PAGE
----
Earth is full of so many beautiful places, areas and landmarks. While some have lasted for centuries, others haven’t been so lucky. And then there are those that are still here, but won’t be around for long. No thanks to pollution and climate change! It’s surreal to think that some of the most beautiful places on earth might be almost or completely gone in our lifetime. Today, we’re counting down our picks for the top 10 places you should visit before they disappear. We’re limiting it to one place per country and ranking only places that are natural – no man-made landmarks!
1. The Poles
Whether we’re talking Antarctica and the South Pole’s cold dry desert, or the shifting sea ice surrounding the North Pole in the Arctic Ocean, there’s no denying they’re unique. Unfortunately, global warming is rapidly causing the Arctic ice to shrink, which endangers the polar bear population and Antarctica’s emperor penguins. And it doesn’t just affect the animals – an estimated 800 million people are likely to experience impacts of high-tide flooding by the end of the 21st century!
2. The Alps
This European mountain range is over hundreds of millions of years old and was once home to many glaciers. While the Alps have been a popular ski destination for years, things are quickly changing as a result of climate change. This includes decreased snowfall and receding glaciers, which may all be gone by 2050 or earlier! Ever wanted to ski in the Alps? Better start planning for that trip soon.
3. Galapagos Islands
This archipelago of volcanic islands in the Pacific Ocean is most known for its great number of diverse species which were studied by Charles Darwin in the early 19th century. However, the introduction of new flora and fauna has threatened many of the native animals and plants. Fishing, tourism and a growing population are also heavily endangering the Galapagos Islands biodiversity.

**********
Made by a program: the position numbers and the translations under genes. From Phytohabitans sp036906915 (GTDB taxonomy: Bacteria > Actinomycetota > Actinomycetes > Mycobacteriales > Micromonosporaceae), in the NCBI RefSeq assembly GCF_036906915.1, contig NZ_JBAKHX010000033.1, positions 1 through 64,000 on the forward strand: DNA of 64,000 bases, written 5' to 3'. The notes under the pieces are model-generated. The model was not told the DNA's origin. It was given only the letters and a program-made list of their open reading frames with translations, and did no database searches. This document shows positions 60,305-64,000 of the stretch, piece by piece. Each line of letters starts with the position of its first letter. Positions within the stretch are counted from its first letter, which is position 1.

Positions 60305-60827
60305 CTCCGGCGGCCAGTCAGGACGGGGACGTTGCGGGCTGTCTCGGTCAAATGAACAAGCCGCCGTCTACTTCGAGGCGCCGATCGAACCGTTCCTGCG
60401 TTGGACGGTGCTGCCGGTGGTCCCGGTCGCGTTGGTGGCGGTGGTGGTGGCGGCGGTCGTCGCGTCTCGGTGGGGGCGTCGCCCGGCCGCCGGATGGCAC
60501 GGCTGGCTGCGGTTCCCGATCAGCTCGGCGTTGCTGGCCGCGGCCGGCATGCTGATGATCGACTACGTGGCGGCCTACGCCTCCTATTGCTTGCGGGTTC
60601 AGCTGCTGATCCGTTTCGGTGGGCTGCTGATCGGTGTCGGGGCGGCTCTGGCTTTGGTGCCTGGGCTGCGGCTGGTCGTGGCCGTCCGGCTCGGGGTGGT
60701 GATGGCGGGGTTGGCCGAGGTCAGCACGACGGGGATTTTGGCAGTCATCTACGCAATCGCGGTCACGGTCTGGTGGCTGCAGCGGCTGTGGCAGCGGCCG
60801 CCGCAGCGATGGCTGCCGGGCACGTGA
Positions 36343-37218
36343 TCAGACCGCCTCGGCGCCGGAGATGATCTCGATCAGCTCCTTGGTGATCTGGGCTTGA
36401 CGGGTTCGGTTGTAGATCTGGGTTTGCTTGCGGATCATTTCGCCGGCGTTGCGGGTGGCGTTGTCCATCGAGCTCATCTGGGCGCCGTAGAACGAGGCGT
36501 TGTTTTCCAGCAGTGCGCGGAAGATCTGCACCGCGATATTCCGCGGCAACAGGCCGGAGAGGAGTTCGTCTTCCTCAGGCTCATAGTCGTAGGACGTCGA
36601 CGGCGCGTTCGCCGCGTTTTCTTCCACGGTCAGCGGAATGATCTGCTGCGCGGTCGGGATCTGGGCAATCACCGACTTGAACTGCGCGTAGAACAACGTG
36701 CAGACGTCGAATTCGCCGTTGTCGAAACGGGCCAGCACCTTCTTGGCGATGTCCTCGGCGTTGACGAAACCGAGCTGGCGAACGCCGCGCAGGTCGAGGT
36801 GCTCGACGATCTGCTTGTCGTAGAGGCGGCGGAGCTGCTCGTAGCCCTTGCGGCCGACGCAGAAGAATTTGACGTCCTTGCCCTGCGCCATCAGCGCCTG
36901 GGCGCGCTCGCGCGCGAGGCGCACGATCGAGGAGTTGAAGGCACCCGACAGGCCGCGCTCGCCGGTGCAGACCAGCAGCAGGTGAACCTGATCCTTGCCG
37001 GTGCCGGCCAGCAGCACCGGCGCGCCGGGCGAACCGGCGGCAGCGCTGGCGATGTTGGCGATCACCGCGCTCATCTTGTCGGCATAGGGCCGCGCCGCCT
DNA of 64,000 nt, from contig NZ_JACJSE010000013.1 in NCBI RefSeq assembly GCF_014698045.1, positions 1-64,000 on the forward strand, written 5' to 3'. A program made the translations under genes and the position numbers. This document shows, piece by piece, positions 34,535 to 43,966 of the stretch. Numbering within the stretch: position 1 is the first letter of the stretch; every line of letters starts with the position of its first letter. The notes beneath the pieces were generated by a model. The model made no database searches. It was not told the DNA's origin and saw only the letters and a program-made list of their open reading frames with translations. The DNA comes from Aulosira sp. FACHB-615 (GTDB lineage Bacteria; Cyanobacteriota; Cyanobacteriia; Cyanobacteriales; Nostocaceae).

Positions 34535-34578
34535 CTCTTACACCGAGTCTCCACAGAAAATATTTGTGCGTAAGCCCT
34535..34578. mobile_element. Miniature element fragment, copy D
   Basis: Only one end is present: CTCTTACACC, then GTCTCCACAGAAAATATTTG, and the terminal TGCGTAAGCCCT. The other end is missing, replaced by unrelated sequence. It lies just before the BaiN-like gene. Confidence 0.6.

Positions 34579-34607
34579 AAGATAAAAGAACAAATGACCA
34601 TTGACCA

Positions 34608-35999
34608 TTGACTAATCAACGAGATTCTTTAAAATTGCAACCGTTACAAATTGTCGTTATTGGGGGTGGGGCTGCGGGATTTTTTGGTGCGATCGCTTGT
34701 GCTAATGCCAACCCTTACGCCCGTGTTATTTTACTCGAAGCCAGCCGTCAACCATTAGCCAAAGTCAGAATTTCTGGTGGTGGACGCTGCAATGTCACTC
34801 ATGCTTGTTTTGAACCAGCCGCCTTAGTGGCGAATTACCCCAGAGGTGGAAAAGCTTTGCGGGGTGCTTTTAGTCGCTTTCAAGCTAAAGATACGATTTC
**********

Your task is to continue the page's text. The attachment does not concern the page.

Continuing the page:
Made up of almost 1,200 islands, the Maldives aren’t only geographically dispersed, but also form Earth’s lowest country. Though the region attracts millions of tourists for its marine life, incomparable beaches and views, the Maldives are also high on scientists’ most threatened list when it comes to global warming. Rising sea levels have caused many people believe the country will soon be entirely underwater, leaving thousands homeless .
5. Glacier National Park, Montana
Though Florida’s Everglades are also quickly deteriorating, we’ve chosen Montana’s Glacier National Park. With its lakes, forests, mountain peaks and flora and fauna, the park is one of the Rocky Mountains most stunning regions. it was also once completely covered in up to 150 glaciers! But rapid temperature changes have cost those numbers to dwindle to about 25. Scientists estimate they’ll all be gone by 2030, which will also harm much of the wildlife in the process.
6. Congo Basin
Located in Africa, the Congo Basin comprises over 1.4 million square miles of untouched tropical rainforest. Also home to many wetlands and much flora and fauna, the basin is quickly becoming an endangered area thanks to mining, logging, farming, poaching and guerilla warfare. With a reduction of forest land there’s also more carbon dioxide in the air, which in turn adds to climate change.
It’s the world’s fourth largest island, but this country off the coast of Africa doesn’t necessarily have a stable future in store. Because of the excessive hunting of its exotic animals and cutting down of its forests, we could soon lose much of the flora and fauna that are exclusive to the island. Thanks to its incredible biodiversity, Madagascar has earned nicknames like ‘Noah’s Ark’. But if things don’t change soon, the island will lose a lot, and so will the world.
8. Venice, Italy
While this historical city’s bridges and canals are man-made, it’s Mother Nature that provides the backdrop and scenery that attracts millions of tourists to this collection of 118 different islands. Sadly, with the increase in rising sea levels, Venice has become more and more susceptible to floods, experiencing dozens and dozens every year. This means the beautiful and charming city is actually sinking and it’s anyone’s guess when it’ll really become a water world.
9. The Dead Sea
Also called the Salt Sea because of its high salt content, this body of water is actually the lowest point of elevation on earth. Bordering the extremely hot and dry countries of Jordan and Israel, the Dead Sea naturally loses water through evaporation. But the use of its resources by surrounding populations and big businesses have caused water levels to decrease at an alarming rate. If trends continue the Dead Sea might not exist in half a century or so!
10. Great Barrier Reef
Comprising almost 300 separate reefs and 900 islands, it’s the world’s largest coral reef system. Located off Australia‘s coast, the Great Barrier Reef is another victim of climate change and pollution. In addition to coral bleaching, fishing and tourism are contributing to the massive coral decrease. This natural wonder may very well be no more by 2030!